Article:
The idea of the word "corny" itself is a corny idea, an idea which has no place in a sincere, cooperative environment where people communicate honestly with one another. The concept of "corny" is used by civilization's discontents, people who are not satisfied with the idea of living a "normal" life and use such concepts to attack the fabric of existing society. These people are motivated by hate, hate for peaceful, simple life and the desire to make something chaotic and destructive in its stead. When you see someone denigrating human society as corny or obsolete, call out hate speech for what it is. That way, the next Alan Thicke might not feel the need to defend the simple act of portraying universal human values.
Wednesday, December 7th, 2016
9:59 pm
Pre-assessment and post-assessment pragmatism
In thinking about my own mindset and how it relates to the real world, it occurs to me that one of the philosophical ideas which I have struggled with the most is pragmatism. Here I mean "pragmatism" not in the more purely philosophical sense--namely the idea that since true knowledge is unknowable, we should not even bother trying to learn the deepest truths of the universe, but instead focus on how philosophical thinking can help us achieve tangibly recognizable goals in our perceptible lives--but rather--and perhaps somewhat appropriately--in the more basic sense of practical thinking, i.e. eschewing "floaty" or "fantastic" thinking in favor of sober and rational analysis of known information and how we can use what we know (or at least, what we seem to know) to help us understand things (or at least, what we seem to be able to understand). In some respects, my thinking is very practical, very much aligned with pragmatism, or at least what we often think of when we consider the word pragmatism. In other regards, my thinking is very impractical. I suppose this is normal, as most people's thinking reflects their own personal set of values and emphasizes the things which they consider to be important, while de-emphasizing things which they consider to be irrelevant or less important.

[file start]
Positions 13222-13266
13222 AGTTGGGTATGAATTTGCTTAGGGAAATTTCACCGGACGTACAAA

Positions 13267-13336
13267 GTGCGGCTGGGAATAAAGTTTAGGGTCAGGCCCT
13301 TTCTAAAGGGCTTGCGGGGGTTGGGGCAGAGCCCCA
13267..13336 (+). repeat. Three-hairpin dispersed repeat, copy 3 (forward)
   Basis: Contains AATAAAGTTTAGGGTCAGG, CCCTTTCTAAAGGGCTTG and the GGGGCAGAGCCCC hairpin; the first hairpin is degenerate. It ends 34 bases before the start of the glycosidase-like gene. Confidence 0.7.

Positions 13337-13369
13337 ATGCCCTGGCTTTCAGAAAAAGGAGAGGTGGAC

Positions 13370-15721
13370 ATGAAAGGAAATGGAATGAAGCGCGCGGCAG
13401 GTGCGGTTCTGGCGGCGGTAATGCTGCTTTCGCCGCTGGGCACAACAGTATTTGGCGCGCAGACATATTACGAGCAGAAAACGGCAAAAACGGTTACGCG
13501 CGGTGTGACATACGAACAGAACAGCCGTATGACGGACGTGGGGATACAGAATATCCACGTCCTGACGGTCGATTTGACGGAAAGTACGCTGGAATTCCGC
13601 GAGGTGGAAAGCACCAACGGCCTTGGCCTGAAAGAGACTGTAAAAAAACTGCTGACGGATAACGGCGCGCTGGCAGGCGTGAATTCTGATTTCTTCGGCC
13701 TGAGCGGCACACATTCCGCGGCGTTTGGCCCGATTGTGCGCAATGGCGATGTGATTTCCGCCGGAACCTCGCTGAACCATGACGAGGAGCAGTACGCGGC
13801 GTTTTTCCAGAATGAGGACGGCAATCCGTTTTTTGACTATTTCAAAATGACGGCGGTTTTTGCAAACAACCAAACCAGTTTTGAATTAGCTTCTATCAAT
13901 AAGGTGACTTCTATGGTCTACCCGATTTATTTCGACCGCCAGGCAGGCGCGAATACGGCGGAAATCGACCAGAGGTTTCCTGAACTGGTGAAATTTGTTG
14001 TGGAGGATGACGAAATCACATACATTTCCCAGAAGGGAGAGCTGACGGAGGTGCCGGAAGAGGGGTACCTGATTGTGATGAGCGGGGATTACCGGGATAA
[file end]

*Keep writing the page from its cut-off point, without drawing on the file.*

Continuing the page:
It further occurs to me, in thinking about the problems I have with pragmatism, that these problems can be thought of in terms of pre-assessment and post-assessment pragmatism. Here I use "assessment" in the most basic of senses: the act of assessing what is to be considered true and what we should conclude from information presented to us. Pre-assessment pragmatism, then, occurs when we have not yet reached a conclusion and are still trying to make a decision, using pragmatism as a mindset toward the goal of making such a decision. Post-assessment pragmatism occurs after something has happened, when we are trying to decide how we should think and feel about events in the past, what conclusions we should reach about things that have already happened.

In the pre-assessment process, then, when you are still trying to make plans regarding what you will do, you might use pragmatism to make decisions, using the simple and practical axiom that "If something is useful, then you should try to achieve it, and if something is not useful, then there is no point in spending time and energy on it." One problem with this sort of thinking, as technologists never fail to point out, is that we don't know what is useful, what we might have a use for, until we actually have it for a while. When the telephone was first invented, many people said that it was a useless toy, that there was no purpose to conveying human voice through a wire when people could simply talk to each other face-to-face. Similar ideas about computers and the Internet were famously expressed before they became what they are today. In retrospect, perhaps those ideas were more correct than most proponents of the Internet would tell you today, but the point remains that something could end up being useful, even if we don't know it yet.